Also check that all names (be they of people, places, things, or even concepts) are spelled correctly. It might take a few more seconds of Googling, but avoiding these mistakes is worth the effort.

6. Take a break.

Ideally, the same person won’t write, edit, and proofread a text. However, if you’re self-publishing or doing both the copy editing and proofreading for a text, you’ve probably been scrutinizing the same pages for quite a while now.

Give your eyes (and your brain) a break. Step away from your work for a while—a few hours or days can really help—so you can see the text with fresh eyes and be more alert to potential errors.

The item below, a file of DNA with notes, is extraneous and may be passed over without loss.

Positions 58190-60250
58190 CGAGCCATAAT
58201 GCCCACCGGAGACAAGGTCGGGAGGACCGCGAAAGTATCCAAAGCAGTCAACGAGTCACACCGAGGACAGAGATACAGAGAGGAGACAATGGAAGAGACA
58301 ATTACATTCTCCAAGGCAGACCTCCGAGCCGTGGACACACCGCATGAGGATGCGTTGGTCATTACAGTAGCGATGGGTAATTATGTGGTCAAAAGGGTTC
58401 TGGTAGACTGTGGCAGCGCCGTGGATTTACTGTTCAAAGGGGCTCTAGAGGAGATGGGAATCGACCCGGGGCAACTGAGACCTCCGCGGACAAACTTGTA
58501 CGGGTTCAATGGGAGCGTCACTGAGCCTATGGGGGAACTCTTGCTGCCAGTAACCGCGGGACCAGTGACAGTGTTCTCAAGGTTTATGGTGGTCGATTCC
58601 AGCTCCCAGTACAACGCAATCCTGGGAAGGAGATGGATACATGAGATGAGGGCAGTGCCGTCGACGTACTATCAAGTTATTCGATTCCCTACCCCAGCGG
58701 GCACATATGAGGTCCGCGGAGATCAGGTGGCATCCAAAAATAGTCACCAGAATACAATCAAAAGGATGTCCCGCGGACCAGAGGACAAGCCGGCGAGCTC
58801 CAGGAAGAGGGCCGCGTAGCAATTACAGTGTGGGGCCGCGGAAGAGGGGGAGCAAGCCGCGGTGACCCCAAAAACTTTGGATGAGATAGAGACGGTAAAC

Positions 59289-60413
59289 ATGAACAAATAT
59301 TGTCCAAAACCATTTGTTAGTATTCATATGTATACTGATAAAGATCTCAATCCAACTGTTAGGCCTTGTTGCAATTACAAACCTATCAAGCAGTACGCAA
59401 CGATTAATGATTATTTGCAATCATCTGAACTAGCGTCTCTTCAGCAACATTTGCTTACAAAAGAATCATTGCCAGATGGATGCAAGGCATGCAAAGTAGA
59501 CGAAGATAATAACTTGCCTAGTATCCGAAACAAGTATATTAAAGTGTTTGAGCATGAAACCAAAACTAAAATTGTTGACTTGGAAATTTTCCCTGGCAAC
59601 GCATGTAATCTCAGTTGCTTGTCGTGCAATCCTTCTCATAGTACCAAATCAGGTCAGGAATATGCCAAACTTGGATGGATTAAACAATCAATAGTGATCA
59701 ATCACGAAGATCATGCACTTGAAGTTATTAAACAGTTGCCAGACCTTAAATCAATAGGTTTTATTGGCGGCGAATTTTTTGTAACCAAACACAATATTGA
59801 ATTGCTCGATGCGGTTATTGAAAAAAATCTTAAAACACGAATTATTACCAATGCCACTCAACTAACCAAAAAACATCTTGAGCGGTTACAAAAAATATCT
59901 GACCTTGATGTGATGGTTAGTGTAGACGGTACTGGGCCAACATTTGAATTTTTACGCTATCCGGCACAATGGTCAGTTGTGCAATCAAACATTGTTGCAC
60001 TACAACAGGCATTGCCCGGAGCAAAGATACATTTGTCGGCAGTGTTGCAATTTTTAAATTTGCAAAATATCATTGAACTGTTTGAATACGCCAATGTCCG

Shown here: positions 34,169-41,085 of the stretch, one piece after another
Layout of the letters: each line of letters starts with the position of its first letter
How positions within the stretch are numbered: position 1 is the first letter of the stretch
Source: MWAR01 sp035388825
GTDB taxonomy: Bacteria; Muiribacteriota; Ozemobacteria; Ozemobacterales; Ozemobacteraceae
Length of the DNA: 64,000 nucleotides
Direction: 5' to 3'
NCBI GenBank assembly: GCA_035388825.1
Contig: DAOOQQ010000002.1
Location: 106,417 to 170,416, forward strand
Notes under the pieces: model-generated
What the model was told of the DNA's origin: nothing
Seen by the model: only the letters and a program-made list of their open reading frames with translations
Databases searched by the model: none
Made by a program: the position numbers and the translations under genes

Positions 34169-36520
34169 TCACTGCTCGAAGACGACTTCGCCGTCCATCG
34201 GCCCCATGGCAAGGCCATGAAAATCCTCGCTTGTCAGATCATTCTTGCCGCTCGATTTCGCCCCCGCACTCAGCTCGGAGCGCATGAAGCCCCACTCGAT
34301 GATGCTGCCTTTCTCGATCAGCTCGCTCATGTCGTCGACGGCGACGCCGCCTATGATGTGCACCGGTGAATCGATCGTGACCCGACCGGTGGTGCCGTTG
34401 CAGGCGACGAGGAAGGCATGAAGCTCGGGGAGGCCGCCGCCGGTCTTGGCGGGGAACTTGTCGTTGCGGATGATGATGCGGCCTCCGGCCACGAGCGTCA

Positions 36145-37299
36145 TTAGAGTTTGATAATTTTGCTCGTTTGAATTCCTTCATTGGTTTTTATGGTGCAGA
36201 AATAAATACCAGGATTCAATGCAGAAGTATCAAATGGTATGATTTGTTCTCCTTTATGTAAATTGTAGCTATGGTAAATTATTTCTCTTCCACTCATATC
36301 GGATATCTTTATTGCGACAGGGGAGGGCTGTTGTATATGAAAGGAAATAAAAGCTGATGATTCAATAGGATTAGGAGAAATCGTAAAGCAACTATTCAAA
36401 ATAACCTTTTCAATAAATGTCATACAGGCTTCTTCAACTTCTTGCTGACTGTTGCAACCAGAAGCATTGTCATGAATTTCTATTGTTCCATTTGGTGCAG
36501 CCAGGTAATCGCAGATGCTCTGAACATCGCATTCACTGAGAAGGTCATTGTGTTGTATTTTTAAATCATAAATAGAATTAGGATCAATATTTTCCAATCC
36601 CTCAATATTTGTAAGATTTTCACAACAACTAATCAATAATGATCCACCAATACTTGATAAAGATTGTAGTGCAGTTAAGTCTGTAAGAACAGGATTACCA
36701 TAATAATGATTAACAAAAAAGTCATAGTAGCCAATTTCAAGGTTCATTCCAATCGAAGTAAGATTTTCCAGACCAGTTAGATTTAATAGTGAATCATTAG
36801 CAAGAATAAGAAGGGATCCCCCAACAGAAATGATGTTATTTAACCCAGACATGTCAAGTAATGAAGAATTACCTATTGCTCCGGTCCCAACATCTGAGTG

7. Read backwards.

Whether you’re proofreading your thesis paper or your next bestseller, this technique can be incredibly helpful when it comes to catching things like repeated words or misplaced punctuations.

When reading normally, our brains have a built-in tendency to anticipate words as we go, based on what we know would be appropriate or natural, even if those words are not there. Reading backwards will force you to slow down and help you catch even the most minute errors.

8. Read it out loud.

Reading your writing out loud will help you spot errors you might have otherwise overlooked. But reading out loud can also help you when it comes to improving your writing’s tone and rhythm.

Proofreading Software

If you want to call in some backup, there are plenty of proofreading tools and software that can help you catch some of those details.

Sites like Grammarly offer many of their features for free, which are very helpful when you want an extra comb through a text.